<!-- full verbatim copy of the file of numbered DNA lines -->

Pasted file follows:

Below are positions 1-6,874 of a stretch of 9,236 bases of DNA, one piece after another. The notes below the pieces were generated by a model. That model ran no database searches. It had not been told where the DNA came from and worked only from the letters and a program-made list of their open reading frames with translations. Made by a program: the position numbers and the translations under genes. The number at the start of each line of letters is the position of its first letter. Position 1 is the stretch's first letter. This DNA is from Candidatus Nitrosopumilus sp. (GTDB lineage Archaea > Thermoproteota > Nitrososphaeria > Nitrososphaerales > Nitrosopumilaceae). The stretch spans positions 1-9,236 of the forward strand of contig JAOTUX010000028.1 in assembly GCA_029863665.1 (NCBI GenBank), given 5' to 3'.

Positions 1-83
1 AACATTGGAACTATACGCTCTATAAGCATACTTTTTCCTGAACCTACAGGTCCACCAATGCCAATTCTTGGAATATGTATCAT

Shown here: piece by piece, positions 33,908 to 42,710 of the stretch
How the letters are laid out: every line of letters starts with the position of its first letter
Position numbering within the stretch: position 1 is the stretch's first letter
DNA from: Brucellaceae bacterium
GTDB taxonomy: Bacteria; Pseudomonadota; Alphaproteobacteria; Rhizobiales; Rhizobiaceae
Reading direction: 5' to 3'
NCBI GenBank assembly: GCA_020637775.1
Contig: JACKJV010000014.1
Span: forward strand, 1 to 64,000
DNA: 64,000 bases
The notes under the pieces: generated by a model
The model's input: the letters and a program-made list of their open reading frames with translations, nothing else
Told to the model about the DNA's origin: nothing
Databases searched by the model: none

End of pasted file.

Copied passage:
Below are positions 1-6,874 of a stretch of 9,236 bases of DNA, one piece after another. The notes below the pieces were generated by a model. That model ran no database searches. It had not been told where the DNA came from and worked only from the letters and a program-made list of their open reading frames with translations. Made by a program: the position numbers and the translations under genes. The number at the start of each line of letters is the position of its first letter. Position 1 is the stretch's first letter. This DNA is from Candidatus Nitrosopumilus sp. (GTDB lineage Archaea > Thermoproteota > Nitrososphaeria > Nitrososphaerales > Nitrosopumilaceae). The stretch spans positions 1-9,236 of the forward strand of contig JAOTUX010000028.1 in assembly GCA_029863665.1 (NCBI GenBank), given 5' to 3'.

Positions 1-83
1 AACATTGGAACTATACGCTCTATAAGCATACTTTTTCCTGAACCTACAGGTCCACCAATGCCAATTCTTGGAATATGTATCAT

Shown here: piece by piece, positions 33,908 to 42,710 of the stretch
How the letters are laid out: every line of letters starts with the position of its first letter
Position numbering within the stretch: position 1 is the stretch's first letter
DNA from: Brucellaceae bacterium
GTDB taxonomy: Bacteria; Pseudomonadota; Alphaproteobacteria; Rhizobiales; Rhizobiaceae
Reading direction: 5' to 3'
NCBI GenBank assembly: GCA_020637775.1
Contig: JACKJV010000014.1
Span: forward strand, 1 to 64,000
DNA: 64,000 bases
The notes under the pieces: generated by a model
The model's input: the letters and a program-made list of their open reading frames with translations, nothing else
Told to the model about the DNA's origin: nothing
Databases searched by the model: none